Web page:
A: Rather than focus on printing money, the focus is on ensuring that an economic system, economic transmission mechanism and the proper infrastructure for successful currency are in place before we discuss the issue of issuing currency. Everything [is being] done not to focus on simply printing Monopoly money, but to ensure that the macroeconomic framework of the Palestinian economy is conducive to the proper conduct of monetary policy. We are working on introducing the central banking law, which will ensure the independence of the central bank. So once these elements are there, then it becomes possible to conduct proper monetary policy in a small open economy like ours and to be sure that once we issue the currency, we will not become like typical third-world currencies with hyper-inflation and so on.
Hamas officials on Saturday denied reports that its top leaders are planning to move from Syria and relocate to Qatar or another Arab country.
“The leadership will remain there," said Hamas spokesman Ismail Radwan. "As far as I know, we were not told to move to any other country.”
The London-based Alhayat newspaper reported Saturday that the Syrian government demanded Hamas leaders, who have been based in Damascus for about a decade, leave. The newspaper said that Qatar had agreed to receive the movement’s politburo leader, Khaled Mashaal.
According to the report, the Syrian decision came out of anger because of Hamas' neutral stance on the current turmoil in Syria.
Hamas rulers in the Gaza Strip said Tuesday that a man suspected of killing an Italian pro-Palestinian activist in the territory committed suicide during a tense police standoff.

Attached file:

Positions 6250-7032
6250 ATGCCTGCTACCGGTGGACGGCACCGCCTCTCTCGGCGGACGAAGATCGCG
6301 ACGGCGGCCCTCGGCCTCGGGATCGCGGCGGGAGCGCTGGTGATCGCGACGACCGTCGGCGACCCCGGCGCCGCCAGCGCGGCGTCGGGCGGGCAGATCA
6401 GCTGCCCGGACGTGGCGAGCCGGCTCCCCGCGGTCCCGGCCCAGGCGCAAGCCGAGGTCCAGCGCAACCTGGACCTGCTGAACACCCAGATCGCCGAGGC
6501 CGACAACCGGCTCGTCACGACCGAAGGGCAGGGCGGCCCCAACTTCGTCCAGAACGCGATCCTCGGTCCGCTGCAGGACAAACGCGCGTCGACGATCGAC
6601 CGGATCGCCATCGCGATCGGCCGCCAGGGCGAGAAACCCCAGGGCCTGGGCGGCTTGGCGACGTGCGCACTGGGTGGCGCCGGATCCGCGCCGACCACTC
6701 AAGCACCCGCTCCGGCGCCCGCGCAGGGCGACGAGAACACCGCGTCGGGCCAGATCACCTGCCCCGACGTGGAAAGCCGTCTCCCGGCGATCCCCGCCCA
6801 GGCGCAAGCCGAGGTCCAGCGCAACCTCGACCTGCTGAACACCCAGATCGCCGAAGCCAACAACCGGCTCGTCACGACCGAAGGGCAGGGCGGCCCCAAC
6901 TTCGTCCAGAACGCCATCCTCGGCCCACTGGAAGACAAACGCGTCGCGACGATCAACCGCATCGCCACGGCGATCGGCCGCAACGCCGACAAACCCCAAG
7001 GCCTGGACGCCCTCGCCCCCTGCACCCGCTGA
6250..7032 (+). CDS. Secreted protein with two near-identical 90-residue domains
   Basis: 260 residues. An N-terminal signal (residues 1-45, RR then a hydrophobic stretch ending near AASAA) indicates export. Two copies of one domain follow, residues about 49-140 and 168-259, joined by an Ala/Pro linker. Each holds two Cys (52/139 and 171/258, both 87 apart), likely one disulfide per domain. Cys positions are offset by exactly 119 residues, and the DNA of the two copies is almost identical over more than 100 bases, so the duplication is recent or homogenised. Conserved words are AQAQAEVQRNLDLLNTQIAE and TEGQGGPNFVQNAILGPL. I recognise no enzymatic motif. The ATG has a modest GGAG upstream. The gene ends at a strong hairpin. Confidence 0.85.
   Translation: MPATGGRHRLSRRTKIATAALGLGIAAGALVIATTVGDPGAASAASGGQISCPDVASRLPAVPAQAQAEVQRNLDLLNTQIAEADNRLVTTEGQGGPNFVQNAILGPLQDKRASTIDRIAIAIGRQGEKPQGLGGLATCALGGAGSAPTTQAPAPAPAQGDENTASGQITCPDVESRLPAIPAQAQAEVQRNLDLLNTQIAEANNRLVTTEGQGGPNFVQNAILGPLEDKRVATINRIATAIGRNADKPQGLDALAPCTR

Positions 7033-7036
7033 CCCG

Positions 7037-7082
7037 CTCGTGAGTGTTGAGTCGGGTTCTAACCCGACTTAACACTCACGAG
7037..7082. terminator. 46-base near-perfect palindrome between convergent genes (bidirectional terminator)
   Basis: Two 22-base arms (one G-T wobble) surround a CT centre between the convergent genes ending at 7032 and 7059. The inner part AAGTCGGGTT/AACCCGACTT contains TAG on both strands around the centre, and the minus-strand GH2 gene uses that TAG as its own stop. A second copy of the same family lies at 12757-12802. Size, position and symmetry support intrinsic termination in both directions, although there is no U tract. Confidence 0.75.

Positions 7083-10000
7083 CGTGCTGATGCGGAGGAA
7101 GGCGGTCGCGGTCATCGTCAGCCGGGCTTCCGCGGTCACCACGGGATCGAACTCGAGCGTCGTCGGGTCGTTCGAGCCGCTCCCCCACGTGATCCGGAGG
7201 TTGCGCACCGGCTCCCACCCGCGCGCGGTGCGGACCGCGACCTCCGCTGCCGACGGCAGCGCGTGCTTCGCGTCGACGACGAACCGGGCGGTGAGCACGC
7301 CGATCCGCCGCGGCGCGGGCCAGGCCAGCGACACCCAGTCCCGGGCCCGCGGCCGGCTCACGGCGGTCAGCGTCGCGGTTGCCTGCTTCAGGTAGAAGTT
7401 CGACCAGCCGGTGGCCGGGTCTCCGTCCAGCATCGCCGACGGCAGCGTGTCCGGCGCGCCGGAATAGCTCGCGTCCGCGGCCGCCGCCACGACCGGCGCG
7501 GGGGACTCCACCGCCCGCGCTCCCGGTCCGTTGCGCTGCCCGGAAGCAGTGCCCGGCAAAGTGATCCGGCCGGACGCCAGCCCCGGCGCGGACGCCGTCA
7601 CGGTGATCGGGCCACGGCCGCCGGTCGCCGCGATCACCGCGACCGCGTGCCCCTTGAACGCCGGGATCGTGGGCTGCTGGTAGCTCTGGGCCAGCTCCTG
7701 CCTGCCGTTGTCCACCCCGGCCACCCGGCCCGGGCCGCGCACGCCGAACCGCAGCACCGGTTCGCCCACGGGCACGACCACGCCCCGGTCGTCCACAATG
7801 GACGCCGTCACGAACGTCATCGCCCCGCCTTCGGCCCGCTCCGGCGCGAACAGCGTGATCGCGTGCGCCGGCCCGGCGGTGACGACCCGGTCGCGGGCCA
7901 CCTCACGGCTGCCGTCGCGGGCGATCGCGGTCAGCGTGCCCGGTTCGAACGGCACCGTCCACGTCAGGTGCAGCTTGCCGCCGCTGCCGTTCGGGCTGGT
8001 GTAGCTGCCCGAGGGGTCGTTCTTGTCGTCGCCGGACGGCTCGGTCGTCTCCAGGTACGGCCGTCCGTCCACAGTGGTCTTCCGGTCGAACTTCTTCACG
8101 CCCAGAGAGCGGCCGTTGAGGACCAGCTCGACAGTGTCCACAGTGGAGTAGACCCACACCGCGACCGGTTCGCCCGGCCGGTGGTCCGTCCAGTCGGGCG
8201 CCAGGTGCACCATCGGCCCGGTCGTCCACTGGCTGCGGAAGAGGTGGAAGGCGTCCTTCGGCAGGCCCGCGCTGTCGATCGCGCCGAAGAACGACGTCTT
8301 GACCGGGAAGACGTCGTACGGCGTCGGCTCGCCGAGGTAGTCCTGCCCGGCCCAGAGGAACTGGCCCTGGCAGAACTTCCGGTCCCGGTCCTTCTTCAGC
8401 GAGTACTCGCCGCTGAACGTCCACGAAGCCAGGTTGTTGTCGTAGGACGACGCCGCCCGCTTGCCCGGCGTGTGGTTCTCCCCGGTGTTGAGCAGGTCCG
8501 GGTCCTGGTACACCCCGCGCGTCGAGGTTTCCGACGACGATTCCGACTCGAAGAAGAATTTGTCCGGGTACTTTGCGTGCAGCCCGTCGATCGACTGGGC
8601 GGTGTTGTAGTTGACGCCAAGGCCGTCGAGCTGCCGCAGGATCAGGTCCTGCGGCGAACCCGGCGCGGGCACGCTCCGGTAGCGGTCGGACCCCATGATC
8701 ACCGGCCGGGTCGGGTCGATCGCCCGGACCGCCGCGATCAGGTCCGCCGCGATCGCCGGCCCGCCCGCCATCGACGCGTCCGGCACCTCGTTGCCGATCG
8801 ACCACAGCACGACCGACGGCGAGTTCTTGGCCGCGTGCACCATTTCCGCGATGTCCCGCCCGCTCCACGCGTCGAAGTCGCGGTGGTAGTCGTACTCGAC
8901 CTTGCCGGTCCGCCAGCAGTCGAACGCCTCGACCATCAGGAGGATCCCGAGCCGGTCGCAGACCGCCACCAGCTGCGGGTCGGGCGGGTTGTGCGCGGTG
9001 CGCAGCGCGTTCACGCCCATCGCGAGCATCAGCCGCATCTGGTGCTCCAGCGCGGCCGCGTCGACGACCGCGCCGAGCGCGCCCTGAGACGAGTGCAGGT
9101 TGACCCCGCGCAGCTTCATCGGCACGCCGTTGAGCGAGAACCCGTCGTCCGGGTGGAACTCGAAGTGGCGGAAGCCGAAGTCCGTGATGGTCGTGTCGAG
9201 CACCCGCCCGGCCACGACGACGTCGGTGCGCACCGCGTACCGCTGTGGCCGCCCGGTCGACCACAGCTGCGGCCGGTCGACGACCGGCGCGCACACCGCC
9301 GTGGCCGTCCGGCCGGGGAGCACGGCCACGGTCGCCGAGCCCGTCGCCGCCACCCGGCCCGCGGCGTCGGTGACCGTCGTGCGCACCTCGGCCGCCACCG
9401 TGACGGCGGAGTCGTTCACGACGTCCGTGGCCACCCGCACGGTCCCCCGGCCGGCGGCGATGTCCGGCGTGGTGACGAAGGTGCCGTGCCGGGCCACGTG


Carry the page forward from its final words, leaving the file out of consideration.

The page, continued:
The suspect, a Jordanian citizen, shot himself after he hurled a grenade at two of his partners, critically injuring one of them, the Hamas-run Interior Ministry said in a statement published on its website.
Three policemen were injured during an exchange of fire, the statement added.
Hours after an Islamist extremist group announced it had kidnapped an Italian peace activist in the Gaza Strip, the man's body was discovered in the restive seaside territory. It was the first kidnapping of a Westerner in four years and one of the few times such an abduction has ended fatally.
The hostage, Vittorio Arrigoni, a pro-Palestinian activist for the advocacy group the International Solidarity Movement, had appeared blindfolded in an Internet video released by the Tawhid and Jihad group, which threatened to kill him unless its imprisoned leader and two other members of radical groups were freed by Hamas, the Islamist group that controls Gaza.
The group set a deadline of Friday evening, but Arrigoni’s body was found by Hamas police well short of that, Hamas officials said. They said they had arrested two suspects and were searching for a third. Hamas said it "condemns the heinous crime that does not reflect our values, our religion or our custom and tradition," according to an Interior Ministry statement released to Palestinian news media.
But the kidnapping raised questions about Hamas' control over Gaza, and it represents the latest example of how smaller, more radical groups in the territory -– some with alleged ties to Al Qaeda -– are challenging the rule of Hamas, which itself is viewed by Israel and the United States as a terrorist organization.Those groups complain that Hamas has become too moderate.
Hamas, which has ruled Gaza since 2007, has been cracking down on Islamist Salafists over the last 18 months, arresting their members and killing one of their spiritual leaders during an armed clash in August 2009.
Gaza residents said Arrigoni arrived in 2009 aboard a ship challenging the Israeli naval blockade after the 2008-09 Israeli offensive in Gaza known as Operation Cast Lead. His abduction was the first of a foreigner since Hamas took control of the territory. The last foreigner kidnapped here was BBC reporter Alan Johnston, who was abducted in March 2007 and released three months later.